Friday, April 25, 2008

Trimming the history list in Eclipse's internal web browser

I use the internal web browser quite a bit when I'm developing - if nothing else, it's a handy place to test out the GET requests for RESTful web services. I also use Eclipse for HTML writing, and again the internal browser is a useful first test of "does this look right yet?". This means I build up quite a long history list, and the most recent entries – the ones I'm mostly likely to be looking for – require scrolling to find and re-use them. I have not, to date, found a setting inside Eclipse (I'm using 3.3.2 at the time of writing this) to edit the internal browser history. I'd be delighted to be proved wrong. In the meantime, the workaround is to close Eclipse, then edit the file $WORKSPACE/.metadata/.plugins/org.eclipse.core.runtime/.settings/org.eclipse.ui.browser.prefs where $WORKSPACE is your Eclipse workspace root directory. This is a plain text file: my preferred text editor on Linux and Windows is SciTE but it doesn't actually matter which one. This file has a preference key internalWebBrowserHistory, with the format:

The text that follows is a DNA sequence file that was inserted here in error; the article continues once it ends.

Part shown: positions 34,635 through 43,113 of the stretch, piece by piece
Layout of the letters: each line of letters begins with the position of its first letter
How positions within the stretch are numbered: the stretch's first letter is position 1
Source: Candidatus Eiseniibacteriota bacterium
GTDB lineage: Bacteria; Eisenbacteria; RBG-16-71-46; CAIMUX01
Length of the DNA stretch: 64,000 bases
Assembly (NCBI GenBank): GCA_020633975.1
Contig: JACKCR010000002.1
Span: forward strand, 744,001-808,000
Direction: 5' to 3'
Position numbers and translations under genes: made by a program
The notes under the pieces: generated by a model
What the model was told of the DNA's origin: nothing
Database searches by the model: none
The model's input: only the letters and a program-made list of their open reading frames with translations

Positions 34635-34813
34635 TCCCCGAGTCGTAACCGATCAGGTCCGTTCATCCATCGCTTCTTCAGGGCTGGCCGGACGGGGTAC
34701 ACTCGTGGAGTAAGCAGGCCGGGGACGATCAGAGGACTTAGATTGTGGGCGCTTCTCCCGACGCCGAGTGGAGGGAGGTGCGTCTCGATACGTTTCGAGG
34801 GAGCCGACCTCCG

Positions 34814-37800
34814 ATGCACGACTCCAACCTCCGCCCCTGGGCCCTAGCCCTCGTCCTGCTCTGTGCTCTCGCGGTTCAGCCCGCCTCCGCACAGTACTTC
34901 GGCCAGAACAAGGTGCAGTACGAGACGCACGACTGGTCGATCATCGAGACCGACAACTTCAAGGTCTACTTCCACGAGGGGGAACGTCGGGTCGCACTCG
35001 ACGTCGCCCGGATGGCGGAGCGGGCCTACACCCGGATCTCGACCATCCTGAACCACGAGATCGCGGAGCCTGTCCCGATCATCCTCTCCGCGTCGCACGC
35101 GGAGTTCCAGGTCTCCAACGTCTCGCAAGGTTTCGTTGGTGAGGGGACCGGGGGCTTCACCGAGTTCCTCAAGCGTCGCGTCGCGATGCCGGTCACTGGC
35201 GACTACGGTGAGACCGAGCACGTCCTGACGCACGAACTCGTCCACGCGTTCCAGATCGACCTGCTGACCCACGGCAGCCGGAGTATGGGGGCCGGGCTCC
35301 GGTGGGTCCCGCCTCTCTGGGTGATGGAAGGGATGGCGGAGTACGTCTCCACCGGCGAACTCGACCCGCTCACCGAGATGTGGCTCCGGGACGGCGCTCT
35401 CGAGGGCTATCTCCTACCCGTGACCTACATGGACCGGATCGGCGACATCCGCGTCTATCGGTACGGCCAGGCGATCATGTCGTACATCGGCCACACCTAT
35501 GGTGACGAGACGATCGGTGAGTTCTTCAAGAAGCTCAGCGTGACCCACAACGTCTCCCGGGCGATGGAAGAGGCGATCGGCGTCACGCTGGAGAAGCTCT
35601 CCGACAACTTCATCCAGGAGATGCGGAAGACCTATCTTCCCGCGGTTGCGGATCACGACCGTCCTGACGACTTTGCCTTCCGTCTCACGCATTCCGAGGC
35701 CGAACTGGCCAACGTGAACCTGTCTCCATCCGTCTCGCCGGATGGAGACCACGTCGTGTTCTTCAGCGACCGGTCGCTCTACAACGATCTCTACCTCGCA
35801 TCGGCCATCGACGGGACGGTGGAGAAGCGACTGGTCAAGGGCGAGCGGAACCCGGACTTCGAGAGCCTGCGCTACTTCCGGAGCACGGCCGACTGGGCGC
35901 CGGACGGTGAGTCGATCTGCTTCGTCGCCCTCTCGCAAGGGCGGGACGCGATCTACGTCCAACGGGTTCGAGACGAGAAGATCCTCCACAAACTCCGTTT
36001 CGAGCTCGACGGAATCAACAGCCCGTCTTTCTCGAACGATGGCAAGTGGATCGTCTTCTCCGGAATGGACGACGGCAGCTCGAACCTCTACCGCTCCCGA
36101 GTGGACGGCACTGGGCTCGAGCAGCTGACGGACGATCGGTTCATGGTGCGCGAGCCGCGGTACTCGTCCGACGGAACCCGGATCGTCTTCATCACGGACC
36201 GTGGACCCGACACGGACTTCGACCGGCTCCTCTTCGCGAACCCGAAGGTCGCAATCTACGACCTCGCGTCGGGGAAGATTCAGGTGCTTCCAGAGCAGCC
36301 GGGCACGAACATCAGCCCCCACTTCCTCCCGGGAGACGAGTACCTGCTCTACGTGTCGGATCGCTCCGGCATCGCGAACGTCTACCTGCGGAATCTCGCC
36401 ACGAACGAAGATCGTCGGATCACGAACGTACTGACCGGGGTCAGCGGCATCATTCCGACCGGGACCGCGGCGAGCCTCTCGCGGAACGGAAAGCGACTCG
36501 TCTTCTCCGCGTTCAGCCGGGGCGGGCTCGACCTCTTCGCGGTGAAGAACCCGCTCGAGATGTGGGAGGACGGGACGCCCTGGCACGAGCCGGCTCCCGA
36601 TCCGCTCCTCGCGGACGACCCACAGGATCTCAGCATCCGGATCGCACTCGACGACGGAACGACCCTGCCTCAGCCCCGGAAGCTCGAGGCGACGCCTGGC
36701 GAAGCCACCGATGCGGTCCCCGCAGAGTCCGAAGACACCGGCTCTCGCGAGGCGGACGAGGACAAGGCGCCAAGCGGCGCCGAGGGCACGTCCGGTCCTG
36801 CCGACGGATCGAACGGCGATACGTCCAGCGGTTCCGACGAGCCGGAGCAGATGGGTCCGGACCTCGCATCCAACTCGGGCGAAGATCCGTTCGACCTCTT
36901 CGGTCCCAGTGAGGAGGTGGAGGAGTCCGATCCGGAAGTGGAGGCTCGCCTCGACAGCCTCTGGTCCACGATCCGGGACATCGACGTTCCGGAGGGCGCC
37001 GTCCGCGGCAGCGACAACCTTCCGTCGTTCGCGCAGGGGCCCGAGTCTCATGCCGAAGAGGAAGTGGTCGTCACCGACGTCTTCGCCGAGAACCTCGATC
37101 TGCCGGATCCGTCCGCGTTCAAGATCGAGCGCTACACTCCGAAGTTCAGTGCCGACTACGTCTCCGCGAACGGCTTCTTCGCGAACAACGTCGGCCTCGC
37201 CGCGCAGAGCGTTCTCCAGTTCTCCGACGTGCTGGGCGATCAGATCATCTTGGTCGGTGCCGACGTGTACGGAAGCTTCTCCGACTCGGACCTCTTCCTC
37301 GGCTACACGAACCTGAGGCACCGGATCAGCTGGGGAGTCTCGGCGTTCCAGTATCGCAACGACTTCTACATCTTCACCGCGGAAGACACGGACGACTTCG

internalWebBrowserHistory=url|*|url|*| ...

Removing stale entries is straightforward; modifying or adding new entries is perfectly doable, noting that colon characters (:) are escaped with a preceding backslash (\:). Save changes, restart Eclipse, done. Hopefully there will be an internal preference editor to make this easier inside Eclipse in future (or, someone will point out to me that I've been unobservant and that it's already there). eclipse, web-browser, tip

Tuesday, April 15, 2008

RESTful service client-side testing tool

I'm using a REST-ful web interface to the server on my current project (having read the excellent book by Richardson and Ruby). For the GET messages, testing via a web browser or wget works well enough. For other message types, and for getting more detailed diagnostics, I found the rest-client from Google Code really useful. I can send any of the standard seven HTTP messages, hack the headers, send different bodies, see all the response headers and set some test predicates on the response. Very nifty ... kudos to the developers. rest, java, unit-testing, software-development, tools.